Think about how simple it is to find the posts you care about on these sites:

  • You want to learn more about what’s happening in Washington D.C.? Search the hashtag.
  • You can’t remember the name of your cousin’s boyfriend? Read the photo tag (you should probably check out his profile too, Creeping 101).
  • What’s Kim Kardashian been up to lately? Check the trending topics (let’s be real — she’s always on there).


LinkedIn, however, doesn’t support hashtags, photo tagging, or geotagging. Without these, I find myself constantly struggling to find the content I want to see. I get lost in a web of industry groups and company pages in their search function that never quite meets my needs.

Now, I will throw LinkedIn a bone, though. It does allow you to tag friends in comments and posts, which is a huge help! I just believe advancing this feature would have astronomical benefits for its users by giving them faster access to the content they are searching for.

While discussing LinkedIn with a friend the other day, she told me about her biggest issue with the site or for the purposes of this blog post, problem #2: “There’s nothing social about it.”


Although I don’t completely agree with her — the biggest arguments being the ability to endorse connections and interact with posts— there are ways to improve its title as a ‘social’ media platform.

To begin, making an individual’s previous posts visible somewhere on their profile would be a step in the right direction. If I am interested in seeing a friend’s latest post, it is virtually impossible for me to do so unless it happens to appear on my feed or a link is sent my way.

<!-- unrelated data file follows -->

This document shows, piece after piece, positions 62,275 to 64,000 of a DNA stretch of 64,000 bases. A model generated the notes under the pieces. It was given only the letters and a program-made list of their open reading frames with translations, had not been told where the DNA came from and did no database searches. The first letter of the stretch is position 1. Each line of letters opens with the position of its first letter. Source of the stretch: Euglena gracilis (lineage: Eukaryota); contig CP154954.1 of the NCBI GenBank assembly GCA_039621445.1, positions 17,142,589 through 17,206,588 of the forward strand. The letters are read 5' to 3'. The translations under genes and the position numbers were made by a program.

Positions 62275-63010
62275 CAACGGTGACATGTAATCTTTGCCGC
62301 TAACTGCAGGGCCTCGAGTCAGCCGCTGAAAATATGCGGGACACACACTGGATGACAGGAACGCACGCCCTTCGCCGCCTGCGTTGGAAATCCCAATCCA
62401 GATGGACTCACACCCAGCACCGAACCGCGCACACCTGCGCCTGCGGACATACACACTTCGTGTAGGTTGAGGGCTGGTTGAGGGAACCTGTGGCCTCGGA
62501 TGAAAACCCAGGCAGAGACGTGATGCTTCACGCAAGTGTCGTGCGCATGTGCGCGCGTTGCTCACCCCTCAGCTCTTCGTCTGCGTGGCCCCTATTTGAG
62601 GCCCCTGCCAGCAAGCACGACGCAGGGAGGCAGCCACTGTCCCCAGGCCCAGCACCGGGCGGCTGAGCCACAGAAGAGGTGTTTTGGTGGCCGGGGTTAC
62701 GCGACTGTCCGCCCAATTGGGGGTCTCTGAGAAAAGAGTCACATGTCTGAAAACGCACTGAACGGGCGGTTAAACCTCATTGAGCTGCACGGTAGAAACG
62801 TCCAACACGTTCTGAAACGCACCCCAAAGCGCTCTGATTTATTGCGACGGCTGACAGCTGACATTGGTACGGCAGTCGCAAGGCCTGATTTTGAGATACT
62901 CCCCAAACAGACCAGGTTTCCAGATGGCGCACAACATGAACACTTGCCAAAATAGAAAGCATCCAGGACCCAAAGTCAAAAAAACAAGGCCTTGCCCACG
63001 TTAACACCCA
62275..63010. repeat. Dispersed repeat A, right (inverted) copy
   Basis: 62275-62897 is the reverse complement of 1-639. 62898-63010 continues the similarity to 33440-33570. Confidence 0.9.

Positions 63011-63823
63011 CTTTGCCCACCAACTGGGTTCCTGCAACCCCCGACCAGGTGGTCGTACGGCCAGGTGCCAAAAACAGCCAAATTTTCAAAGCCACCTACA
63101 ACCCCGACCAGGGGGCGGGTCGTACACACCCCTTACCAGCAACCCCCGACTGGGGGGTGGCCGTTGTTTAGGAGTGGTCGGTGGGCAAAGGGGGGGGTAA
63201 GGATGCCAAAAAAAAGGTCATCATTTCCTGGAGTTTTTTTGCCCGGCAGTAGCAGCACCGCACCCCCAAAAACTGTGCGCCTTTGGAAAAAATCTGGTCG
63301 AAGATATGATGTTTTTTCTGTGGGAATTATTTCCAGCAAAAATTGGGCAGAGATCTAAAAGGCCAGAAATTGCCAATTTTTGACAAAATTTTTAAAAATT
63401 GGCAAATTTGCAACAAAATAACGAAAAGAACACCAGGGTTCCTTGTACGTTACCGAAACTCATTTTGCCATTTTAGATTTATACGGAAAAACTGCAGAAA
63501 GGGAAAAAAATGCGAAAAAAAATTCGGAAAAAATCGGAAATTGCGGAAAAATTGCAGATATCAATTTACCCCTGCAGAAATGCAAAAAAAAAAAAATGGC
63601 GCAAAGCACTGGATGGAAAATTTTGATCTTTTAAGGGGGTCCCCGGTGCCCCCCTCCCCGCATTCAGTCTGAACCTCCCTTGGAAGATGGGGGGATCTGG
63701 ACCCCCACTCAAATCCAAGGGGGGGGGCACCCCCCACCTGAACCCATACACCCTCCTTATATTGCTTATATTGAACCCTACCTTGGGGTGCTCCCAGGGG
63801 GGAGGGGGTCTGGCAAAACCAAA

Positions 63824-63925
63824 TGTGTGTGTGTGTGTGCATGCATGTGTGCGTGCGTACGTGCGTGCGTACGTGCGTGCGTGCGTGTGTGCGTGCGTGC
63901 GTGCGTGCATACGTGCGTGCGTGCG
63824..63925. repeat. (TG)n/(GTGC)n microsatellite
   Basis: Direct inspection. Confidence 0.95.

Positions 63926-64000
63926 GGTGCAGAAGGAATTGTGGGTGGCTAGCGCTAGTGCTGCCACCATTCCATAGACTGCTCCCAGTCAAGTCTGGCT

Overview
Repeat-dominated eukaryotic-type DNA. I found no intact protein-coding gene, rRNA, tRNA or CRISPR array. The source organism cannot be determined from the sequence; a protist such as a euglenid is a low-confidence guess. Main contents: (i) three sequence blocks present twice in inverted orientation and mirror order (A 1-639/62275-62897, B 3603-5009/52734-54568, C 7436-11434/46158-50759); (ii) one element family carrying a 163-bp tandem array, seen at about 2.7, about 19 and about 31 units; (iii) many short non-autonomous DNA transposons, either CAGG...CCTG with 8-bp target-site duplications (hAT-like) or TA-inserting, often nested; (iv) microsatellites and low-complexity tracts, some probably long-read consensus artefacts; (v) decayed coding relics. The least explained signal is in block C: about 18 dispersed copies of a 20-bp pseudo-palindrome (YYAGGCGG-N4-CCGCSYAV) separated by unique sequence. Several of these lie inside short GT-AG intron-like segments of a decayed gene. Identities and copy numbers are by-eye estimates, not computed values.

I also believe that adding a chat function of some sort would be extremely beneficial.

Think of the possibilities that can come with a chat function:

  • Recruiters and candidates can communicate instantaneously.
  • Catching up with connections can take 10 minutes rather than 10 days via InMail.
  • Coworkers would be able to share links directly through the site instead of turning to Gchat.


Now, I understand that the chat function would have its limitations. For example, you wouldn’t be able to chat Richard Branson just to ask ‘What’s happening?’ but I do believe that there are ways to implement one that would be only advantageous for users.

So, let’s move on to the last issue I will discuss, problem #3: its analytics.

Unless you’re willing to shell out, LinkedIn offers you next to nothing as far as analytics goes. Do I blame them for this? Absolutely not. They’re running a business, and businesses need to profit. Therefore, selling premium accounts is a must.

However, do I really care if an anonymous user viewed my profile? No, I wish they kept that to themselves! Now, I’m just sitting here wondering if my ex-boss is keeping tabs on me or if a recruiter for the job I just applied for viewed my profile and thought ‘Eh, not interested.’

Sidebar: I feel like there are probably some horror stories out there about people going mad trying to figure out who the dreaded, anonymous ‘LinkedIn Member’ is (please forward any stories you have about this my way, I’d love to know).

Screen Shot 2015-07-13 at 11.22.04 AM

Back to the point, the analytics offered to LinkedIn’s users are weak. I used my free month of Premium and feel like I wasn’t getting much more than I did with my usual, bottom-of-the-totem-pole account.

Perhaps my issue with the analytics is a personal one rather than a universal gripe. As a Social Media Manager, I see all of the free analytics available to my businesses on Facebook and Twitter, and I feel like that tarnishes my view of LinkedIn. After all, you are essentially just branding yourself like a business on LinkedIn, right?

So, there you have it! These are a few of my issues with LinkedIn (obviously I don’t have time to go over all 99, time is money after all).

Although I dislike LinkedIn currently, I do think that a few simple alterations, additions, and improvements would be all it takes for me to sing a very different tune (think ‘Photograph’ by Nickelback verse ‘You Make My Dreams’ by Hall & Oates). I would love nothing more than to change my opinion on it and should that ever happen, I will happily write a new blog post on it.